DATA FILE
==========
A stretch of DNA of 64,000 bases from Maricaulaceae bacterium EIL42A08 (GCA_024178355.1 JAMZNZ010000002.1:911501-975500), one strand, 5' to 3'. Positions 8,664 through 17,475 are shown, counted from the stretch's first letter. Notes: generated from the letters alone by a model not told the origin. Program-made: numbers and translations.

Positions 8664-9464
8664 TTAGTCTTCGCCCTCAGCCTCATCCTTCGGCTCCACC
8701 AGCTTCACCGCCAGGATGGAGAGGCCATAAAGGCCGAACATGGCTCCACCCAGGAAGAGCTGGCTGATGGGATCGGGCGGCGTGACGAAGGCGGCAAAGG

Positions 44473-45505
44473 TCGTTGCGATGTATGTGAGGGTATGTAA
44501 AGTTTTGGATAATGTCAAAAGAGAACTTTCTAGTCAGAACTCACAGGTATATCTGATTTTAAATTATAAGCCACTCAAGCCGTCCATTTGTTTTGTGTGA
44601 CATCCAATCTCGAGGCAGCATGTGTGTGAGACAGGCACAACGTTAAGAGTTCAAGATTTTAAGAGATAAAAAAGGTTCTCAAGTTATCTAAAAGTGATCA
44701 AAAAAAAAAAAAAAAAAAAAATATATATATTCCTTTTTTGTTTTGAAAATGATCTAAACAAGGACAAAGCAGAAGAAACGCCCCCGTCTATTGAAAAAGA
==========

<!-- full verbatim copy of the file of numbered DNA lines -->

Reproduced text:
A stretch of DNA of 64,000 bases from Maricaulaceae bacterium EIL42A08 (GCA_024178355.1 JAMZNZ010000002.1:911501-975500), one strand, 5' to 3'. Positions 8,664 through 17,475 are shown, counted from the stretch's first letter. Notes: generated from the letters alone by a model not told the origin. Program-made: numbers and translations.

Positions 8664-9464
8664 TTAGTCTTCGCCCTCAGCCTCATCCTTCGGCTCCACC
8701 AGCTTCACCGCCAGGATGGAGAGGCCATAAAGGCCGAACATGGCTCCACCCAGGAAGAGCTGGCTGATGGGATCGGGCGGCGTGACGAAGGCGGCAAAGG

Positions 44473-45505
44473 TCGTTGCGATGTATGTGAGGGTATGTAA
44501 AGTTTTGGATAATGTCAAAAGAGAACTTTCTAGTCAGAACTCACAGGTATATCTGATTTTAAATTATAAGCCACTCAAGCCGTCCATTTGTTTTGTGTGA
44601 CATCCAATCTCGAGGCAGCATGTGTGTGAGACAGGCACAACGTTAAGAGTTCAAGATTTTAAGAGATAAAAAAGGTTCTCAAGTTATCTAAAAGTGATCA
44701 AAAAAAAAAAAAAAAAAAAAATATATATATTCCTTTTTTGTTTTGAAAATGATCTAAACAAGGACAAAGCAGAAGAAACGCCCCCGTCTATTGAAAAAGA